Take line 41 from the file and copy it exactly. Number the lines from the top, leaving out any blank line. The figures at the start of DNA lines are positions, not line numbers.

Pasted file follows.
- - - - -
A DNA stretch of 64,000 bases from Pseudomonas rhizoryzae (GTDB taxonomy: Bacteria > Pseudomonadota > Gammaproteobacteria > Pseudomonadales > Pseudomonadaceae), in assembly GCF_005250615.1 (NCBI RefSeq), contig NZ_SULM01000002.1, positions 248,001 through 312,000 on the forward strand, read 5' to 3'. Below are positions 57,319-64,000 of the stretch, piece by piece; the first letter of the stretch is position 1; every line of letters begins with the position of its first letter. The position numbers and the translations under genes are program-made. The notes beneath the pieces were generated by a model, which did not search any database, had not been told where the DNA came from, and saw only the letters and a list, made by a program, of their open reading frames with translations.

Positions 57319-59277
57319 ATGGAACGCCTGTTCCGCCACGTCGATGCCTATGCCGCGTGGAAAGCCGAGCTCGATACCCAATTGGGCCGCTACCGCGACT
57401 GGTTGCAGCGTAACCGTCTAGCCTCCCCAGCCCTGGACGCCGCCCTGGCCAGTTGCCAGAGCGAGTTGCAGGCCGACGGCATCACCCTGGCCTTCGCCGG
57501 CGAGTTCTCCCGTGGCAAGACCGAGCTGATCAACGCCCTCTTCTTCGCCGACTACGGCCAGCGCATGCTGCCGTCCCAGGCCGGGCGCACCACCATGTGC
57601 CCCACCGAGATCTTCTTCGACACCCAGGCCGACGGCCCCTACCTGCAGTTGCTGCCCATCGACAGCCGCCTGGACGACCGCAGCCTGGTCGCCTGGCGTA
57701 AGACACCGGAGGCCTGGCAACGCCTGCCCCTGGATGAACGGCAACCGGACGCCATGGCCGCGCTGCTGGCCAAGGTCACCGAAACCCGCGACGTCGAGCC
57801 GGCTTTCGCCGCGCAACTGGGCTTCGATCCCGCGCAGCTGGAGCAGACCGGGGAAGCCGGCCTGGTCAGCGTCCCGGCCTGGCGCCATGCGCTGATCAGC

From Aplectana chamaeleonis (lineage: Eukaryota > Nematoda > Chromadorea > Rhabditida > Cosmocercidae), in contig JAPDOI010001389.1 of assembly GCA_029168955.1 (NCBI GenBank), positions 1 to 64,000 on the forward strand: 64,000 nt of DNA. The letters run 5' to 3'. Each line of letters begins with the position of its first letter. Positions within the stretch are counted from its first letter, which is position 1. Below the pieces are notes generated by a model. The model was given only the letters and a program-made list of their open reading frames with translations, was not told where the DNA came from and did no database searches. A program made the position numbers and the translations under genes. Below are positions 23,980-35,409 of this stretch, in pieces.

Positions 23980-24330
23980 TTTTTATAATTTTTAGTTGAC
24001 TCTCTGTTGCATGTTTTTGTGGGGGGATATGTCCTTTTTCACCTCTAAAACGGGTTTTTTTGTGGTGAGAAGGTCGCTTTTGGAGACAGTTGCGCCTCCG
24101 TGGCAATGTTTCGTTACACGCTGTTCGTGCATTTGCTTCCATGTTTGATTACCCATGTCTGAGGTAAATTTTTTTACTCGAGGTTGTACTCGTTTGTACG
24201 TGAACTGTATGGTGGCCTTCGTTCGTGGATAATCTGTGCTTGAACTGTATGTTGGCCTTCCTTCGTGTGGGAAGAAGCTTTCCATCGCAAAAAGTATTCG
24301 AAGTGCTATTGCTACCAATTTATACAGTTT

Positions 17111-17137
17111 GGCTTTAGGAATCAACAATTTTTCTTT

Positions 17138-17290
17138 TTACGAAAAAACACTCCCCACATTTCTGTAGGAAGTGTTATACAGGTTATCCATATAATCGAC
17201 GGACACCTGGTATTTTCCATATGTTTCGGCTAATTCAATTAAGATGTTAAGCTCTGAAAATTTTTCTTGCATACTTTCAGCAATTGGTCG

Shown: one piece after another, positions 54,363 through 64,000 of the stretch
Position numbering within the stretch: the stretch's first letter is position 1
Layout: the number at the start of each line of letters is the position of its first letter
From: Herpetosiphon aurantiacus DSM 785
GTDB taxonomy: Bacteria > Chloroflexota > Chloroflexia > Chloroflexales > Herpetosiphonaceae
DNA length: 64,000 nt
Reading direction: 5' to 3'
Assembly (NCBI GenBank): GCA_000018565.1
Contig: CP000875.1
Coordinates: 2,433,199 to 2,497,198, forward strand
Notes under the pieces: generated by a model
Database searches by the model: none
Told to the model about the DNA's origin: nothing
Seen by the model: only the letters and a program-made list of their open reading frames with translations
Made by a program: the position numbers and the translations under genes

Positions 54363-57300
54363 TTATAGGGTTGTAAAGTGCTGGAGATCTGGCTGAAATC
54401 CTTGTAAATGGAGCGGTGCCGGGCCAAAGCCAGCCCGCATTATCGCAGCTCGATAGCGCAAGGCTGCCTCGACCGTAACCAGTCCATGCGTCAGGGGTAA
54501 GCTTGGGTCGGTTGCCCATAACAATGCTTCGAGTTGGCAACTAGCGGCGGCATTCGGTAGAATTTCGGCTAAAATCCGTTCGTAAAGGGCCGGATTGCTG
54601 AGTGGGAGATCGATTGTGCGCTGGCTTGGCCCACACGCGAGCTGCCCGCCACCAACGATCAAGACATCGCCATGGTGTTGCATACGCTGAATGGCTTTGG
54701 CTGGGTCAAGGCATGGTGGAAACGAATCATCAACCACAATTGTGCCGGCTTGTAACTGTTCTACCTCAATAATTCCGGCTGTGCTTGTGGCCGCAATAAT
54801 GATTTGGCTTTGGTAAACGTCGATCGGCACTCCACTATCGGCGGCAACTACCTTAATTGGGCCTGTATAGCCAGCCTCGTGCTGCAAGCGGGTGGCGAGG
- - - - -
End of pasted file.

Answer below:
54701 CTGGGTCAAGGCATGGTGGAAACGAATCATCAACCACAATTGTGCCGGCTTGTAACTGTTCTACCTCAATAATTCCGGCTGTGCTTGTGGCCGCAATAAT